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Tim Scott rejected the idea of taking up the George Floyd Justice in Policing Act

BY JULIA MUELLER 02/02/23 12:09 PM ET

Sen. Tim Scott (S.C.), the lead GOP negotiator for police reform in the Senate, on Thursday rejected the idea of taking up the George Floyd Justice in Policing Act, which was passed by the House in the last Congress.

“Resurrecting the House progressives’ police reform bill is a nonstarter. I’ve been working toward common ground solutions that actually have a shot at passing. Solutions to increase funding and training to make sure only the best wear the badge. Solutions that would have made a difference in places like Memphis & Kenosha,” Scott said in a Twitter thread.

The then-Democratic-controlled House had passed its police reform bill after the police killing of Floyd in Minnesota sparked mass protests nationwide, but bipartisan talks on reform died in the Senate. 

Scott had signaled a readiness to return to the issue in the wake of the brutal killing of 29-year-old Tyre Nichols last month by police in Memphis, Tenn. 

The incident has spurred Democrats in Congress to re-up reform talks: Sen. Dick Durbin (D-Ill.) said on Sunday that Scott should sit down again with Democratic Sen. Cory Booker (N.J.) — after the pair spent months working on the matter during the last Congress.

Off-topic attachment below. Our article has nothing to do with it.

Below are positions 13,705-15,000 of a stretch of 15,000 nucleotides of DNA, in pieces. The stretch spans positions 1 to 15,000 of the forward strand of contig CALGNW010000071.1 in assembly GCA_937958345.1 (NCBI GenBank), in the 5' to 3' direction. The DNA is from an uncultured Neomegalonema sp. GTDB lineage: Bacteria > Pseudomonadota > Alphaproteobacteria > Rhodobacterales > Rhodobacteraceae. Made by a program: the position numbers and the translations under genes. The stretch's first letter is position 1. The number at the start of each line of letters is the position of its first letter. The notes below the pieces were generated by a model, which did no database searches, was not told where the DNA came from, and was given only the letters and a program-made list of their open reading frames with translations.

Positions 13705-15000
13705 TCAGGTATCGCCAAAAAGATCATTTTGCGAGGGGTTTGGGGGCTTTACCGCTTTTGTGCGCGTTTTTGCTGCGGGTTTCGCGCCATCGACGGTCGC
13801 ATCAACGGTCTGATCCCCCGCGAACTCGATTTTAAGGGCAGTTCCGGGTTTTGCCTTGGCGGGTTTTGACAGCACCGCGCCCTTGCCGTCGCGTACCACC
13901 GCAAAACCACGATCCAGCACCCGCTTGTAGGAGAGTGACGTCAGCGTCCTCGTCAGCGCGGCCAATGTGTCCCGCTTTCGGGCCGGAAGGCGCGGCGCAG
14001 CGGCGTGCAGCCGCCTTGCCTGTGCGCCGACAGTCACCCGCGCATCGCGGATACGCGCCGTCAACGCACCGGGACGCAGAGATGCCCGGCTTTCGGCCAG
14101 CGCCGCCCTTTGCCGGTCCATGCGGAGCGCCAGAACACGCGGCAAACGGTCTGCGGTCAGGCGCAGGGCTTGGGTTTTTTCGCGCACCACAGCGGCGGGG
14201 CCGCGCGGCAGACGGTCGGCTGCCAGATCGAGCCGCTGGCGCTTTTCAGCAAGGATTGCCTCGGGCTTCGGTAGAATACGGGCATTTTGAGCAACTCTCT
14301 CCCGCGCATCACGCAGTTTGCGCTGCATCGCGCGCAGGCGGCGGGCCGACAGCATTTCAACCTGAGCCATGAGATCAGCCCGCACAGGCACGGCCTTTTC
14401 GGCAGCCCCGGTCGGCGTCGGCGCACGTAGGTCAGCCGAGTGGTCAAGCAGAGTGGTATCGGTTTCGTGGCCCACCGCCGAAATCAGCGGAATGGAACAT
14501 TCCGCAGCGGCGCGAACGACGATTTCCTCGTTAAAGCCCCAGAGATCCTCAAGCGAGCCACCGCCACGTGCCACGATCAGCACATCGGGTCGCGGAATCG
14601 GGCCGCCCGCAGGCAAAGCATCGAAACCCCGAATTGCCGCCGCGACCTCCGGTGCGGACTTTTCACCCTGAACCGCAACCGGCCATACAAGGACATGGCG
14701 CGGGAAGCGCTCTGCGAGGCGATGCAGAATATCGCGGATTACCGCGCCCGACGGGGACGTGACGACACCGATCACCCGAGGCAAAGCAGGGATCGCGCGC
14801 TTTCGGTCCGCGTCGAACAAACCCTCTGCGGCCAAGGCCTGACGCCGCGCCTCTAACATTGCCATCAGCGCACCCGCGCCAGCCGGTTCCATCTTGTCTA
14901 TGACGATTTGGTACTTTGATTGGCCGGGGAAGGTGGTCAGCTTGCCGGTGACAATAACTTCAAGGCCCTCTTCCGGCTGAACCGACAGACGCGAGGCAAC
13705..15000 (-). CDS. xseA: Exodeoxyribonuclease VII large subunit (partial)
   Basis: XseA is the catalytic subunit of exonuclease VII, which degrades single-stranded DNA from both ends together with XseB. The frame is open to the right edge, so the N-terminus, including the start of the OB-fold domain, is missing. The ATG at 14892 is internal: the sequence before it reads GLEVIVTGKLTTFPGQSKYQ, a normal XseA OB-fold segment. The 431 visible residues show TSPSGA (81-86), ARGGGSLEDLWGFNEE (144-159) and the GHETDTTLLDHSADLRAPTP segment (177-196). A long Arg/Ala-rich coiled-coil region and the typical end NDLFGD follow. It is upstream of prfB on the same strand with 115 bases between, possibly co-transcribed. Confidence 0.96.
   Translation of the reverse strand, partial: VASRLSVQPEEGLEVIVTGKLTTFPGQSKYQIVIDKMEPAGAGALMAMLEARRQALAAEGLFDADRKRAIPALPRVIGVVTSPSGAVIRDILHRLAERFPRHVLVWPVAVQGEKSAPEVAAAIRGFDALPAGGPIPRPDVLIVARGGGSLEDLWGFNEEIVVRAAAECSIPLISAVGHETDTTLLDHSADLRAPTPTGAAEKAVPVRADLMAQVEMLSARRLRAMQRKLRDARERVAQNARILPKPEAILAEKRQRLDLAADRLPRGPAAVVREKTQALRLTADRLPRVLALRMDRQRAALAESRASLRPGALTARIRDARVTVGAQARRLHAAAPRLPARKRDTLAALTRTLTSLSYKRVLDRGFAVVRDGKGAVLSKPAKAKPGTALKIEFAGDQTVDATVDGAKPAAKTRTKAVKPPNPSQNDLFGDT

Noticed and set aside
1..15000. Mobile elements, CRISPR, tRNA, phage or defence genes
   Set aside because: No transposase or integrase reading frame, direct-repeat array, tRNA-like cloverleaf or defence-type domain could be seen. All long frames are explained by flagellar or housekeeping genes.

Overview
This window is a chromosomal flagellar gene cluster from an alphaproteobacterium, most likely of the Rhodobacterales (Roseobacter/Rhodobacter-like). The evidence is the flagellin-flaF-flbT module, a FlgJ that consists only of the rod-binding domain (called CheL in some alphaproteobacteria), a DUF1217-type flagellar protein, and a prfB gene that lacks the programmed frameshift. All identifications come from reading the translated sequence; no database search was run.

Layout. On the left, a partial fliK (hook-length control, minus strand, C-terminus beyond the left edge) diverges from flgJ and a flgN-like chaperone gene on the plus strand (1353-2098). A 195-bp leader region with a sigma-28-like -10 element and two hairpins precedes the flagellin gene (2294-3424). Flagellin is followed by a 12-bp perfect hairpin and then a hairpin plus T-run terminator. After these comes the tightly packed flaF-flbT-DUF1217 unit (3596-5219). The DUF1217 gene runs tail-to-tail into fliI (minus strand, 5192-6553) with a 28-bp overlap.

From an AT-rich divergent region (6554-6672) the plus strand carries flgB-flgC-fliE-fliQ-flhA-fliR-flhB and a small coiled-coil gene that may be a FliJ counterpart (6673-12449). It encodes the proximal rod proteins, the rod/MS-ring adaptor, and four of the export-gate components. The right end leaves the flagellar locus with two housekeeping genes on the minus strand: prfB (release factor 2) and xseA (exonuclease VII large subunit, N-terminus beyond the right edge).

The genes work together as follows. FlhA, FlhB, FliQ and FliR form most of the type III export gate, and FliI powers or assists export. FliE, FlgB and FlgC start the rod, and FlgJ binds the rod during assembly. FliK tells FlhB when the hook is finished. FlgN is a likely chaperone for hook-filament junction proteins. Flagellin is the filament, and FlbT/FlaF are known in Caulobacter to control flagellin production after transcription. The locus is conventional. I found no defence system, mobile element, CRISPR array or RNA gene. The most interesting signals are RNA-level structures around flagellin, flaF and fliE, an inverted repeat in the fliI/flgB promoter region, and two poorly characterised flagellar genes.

The Nichols family’s attorney, meanwhile, has voiced strong support for Democrats’ legislation.

“Shame on us if we don’t use his tragic death to finally get the George Floyd Justice in Policing Act passed,” Ben Crump, who also leads the Floyd family legal team, said Sunday on CNN’s “State of the Union.” “We told President Biden that when he talked to us.”

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Scott, the only Black Republican in the Senate, has dismissed suggestions that Republican lawmakers are holding up police reform progress, insisting that Democrats are to blame.

The South Carolina senator said he believes Congress can “get something meaningful done” and pass a bill that the majority of Congress would agree on, but underscored he doesn’t think the House Democrats’ proposal could pass muster. 

“The question we have to ask ourselves is, do we care more about tribalism, posturing, and preserving the status quo? Or do we care about actually doing our jobs and restoring faith in our nation? Put me down for the latter,” Scott said.

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